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J Thorac Cardiovasc Surg. 2003 Jun;125(6):1516-25.

Reactive hyperemia during early reperfusion as a determinant of improved functional recovery in ischemic preconditioned rat hearts.

Author information

1
Laboratoire de Préconditionnement et de Remodelage du Myocarde, UFR Sciences, Angers Cedex, France. annie.rochetaing@univ-angers.fr

Abstract

OBJECTIVE:

Our study was undertaken to clarify the impact of the shear stress-induced reactive hyperemia (associated with reperfusion) in preconditioning-mediated protection.

METHODS:

In control rat hearts, a 40-minute preischemic perfusion (constant pressure: 70 mm Hg) period was followed by 25-minute global low-flow ischemia (constant flow: 0.3 mL/min) and 30-minute reperfusion (constant pressure). As preconditioning protocol, hearts underwent 2 cycles of 5-minute no-flow ischemia/5-minute reperfusion.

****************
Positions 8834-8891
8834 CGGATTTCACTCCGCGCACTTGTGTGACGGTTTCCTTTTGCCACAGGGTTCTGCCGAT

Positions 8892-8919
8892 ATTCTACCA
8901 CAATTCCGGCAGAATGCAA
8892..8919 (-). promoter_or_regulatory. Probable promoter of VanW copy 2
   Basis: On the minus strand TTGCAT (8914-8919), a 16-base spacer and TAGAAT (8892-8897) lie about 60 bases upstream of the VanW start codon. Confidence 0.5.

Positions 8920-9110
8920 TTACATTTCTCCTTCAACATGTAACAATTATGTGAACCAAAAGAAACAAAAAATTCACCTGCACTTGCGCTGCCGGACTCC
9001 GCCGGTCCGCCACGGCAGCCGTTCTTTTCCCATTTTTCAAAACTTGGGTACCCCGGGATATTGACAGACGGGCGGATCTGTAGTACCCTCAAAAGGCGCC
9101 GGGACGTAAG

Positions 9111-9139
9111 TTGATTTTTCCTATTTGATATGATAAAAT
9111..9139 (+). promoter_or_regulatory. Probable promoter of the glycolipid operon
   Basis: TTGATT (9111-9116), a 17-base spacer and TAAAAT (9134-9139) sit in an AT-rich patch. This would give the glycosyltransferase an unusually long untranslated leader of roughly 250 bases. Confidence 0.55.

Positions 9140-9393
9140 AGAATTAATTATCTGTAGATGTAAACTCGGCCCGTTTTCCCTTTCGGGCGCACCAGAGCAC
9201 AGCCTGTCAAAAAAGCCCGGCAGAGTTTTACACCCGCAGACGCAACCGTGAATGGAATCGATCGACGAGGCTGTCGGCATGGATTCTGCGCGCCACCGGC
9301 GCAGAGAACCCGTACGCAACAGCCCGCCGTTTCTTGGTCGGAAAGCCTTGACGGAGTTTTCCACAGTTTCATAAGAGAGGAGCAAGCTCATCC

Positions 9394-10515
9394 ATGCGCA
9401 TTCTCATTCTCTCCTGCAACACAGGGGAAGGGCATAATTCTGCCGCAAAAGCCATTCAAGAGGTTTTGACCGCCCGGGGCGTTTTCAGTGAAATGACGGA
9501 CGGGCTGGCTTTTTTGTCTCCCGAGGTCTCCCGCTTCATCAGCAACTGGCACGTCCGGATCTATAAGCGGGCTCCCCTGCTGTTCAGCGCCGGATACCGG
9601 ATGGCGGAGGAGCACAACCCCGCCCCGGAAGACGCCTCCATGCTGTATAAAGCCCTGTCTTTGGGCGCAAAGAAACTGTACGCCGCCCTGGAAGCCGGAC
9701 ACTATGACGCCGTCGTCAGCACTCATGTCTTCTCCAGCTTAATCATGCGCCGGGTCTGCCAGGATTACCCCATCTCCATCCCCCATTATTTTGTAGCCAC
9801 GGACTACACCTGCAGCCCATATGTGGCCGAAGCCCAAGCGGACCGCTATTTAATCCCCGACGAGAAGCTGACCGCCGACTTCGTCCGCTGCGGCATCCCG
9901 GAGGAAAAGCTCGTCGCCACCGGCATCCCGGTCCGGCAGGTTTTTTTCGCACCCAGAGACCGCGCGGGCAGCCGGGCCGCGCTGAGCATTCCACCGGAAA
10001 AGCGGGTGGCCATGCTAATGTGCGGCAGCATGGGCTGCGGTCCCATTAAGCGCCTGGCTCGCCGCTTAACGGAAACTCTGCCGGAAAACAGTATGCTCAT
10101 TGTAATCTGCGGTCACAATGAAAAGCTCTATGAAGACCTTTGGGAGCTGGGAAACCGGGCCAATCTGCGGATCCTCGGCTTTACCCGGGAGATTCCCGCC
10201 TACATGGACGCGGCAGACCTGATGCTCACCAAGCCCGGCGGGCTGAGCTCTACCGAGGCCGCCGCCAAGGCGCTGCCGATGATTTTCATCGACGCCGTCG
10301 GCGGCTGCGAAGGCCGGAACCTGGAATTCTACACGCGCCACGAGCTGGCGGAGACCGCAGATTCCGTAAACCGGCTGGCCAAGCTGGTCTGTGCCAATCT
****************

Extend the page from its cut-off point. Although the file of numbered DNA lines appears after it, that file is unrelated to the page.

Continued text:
RESULTS:

Although coronary vasodilation in response to shear stress is severely impaired after global low-flow ischemia and reperfusion, it is fully preserved by ischemic preconditioning concomitantly with an improvement of left ventricular developed pressure. Restricting coronary peak flow to 100% of baseline at reperfusion reduced left ventricular recovery to the control level. N(G)-nitro-l-arginine methyl ester affects the restoration of reperfusion-reactive hyperemia and the improvement of contractile recovery afforded by ischemic preconditioning. However, if the time course of hyperemia was restored by forcibly reperfusing to 150% of baseline for 10 minutes and, therefore, by restricting final peak flow to 80% of baseline for 20 minutes, contractile function recovered to a high degree despite the presence of N(G)-nitro-l-arginine methyl ester.

CONCLUSION:

We conclude that wall stretch and shear stress during reperfusion are necessary for the mediation phase of preconditioning.

PMID:
12830074
DOI:
10.1016/s0022-5223(03)00024-2
[Indexed for MEDLINE]
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